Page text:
What are the 2 or 3 least favorite things about it?
Being self-employed has its drawbacks. Not having colleagues close at hand to bounce ideas off or discuss emerging issues is highly beneficial. Working alone can be very isolating but I overcome this by dedicating time each week to connect with others via the many professional networks I am part of.
At times, I think it would be nice to work for someone and not have the responsibility of marketing and attracting clients to my private practice. It would be nice to show up, do my work and leave at the end of the day rather than working the erratic and extended hours I do now. Unfortunately, the career development field is a very specialized one. Options for employment are mostly limited to government funded career development programs, high schools, higher education (e.g. universities and colleges) or joining an established career development practice as a partner.
Have you ever changed your career? If so: why?
I used to be a youth worker employed by a local council to deliver a youth activities program which engaged troubled youth to combat anti-social behavior. I worked in low-income neighborhoods with young people from a range of ethnic backgrounds. It was extremely rewarding and remarkable to see the transformation of the young people we worked with some of whom were in gangs going nowhere fast but to juvenile detention.
Moving into youth career development happened by chance but I was very interested in the program when I first learned about it. Instead of working with extremely high risk youth, I began working with young people at risk of leaving school and those who had recently left school. I would visit my allocated high schools each week to work with those young people who met the program criteria. Rather than running recreational youth activities as I had previously, the program focused on career development helping young people achieve education, training or employment outcomes. We also ran regular workshops and career days to help young people learn about careers and develop job search skills.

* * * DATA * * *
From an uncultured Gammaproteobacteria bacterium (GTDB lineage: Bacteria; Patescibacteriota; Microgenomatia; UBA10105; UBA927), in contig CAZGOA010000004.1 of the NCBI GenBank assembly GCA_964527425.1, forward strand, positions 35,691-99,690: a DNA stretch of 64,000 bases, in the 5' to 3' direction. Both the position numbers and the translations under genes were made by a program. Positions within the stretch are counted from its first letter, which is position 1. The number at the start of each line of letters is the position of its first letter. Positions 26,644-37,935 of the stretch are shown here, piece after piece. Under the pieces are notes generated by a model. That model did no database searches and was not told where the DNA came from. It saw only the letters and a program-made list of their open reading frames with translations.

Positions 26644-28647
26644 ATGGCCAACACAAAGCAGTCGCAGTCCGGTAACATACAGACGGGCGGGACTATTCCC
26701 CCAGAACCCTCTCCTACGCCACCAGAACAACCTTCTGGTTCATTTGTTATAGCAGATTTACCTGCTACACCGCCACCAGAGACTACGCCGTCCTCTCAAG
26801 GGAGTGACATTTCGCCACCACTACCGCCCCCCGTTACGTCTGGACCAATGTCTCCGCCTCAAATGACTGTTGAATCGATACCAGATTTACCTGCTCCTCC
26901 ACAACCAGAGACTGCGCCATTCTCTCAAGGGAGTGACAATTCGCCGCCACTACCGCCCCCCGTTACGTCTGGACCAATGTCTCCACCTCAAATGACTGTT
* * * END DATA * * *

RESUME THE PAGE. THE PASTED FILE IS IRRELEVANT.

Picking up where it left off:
Who is the most interesting person you have met in your life?
What makes this person interesting for you?
I find everyone interesting. The difference is whether or not people are able to articulate their own stories, thoughts and feelings in an interesting way. I have a family member who can tell you a story about how he went shopping at the grocery store and have you completely hanging on every word because of how he tells the story. People like that excite me. They are fascinating and so completely engaging.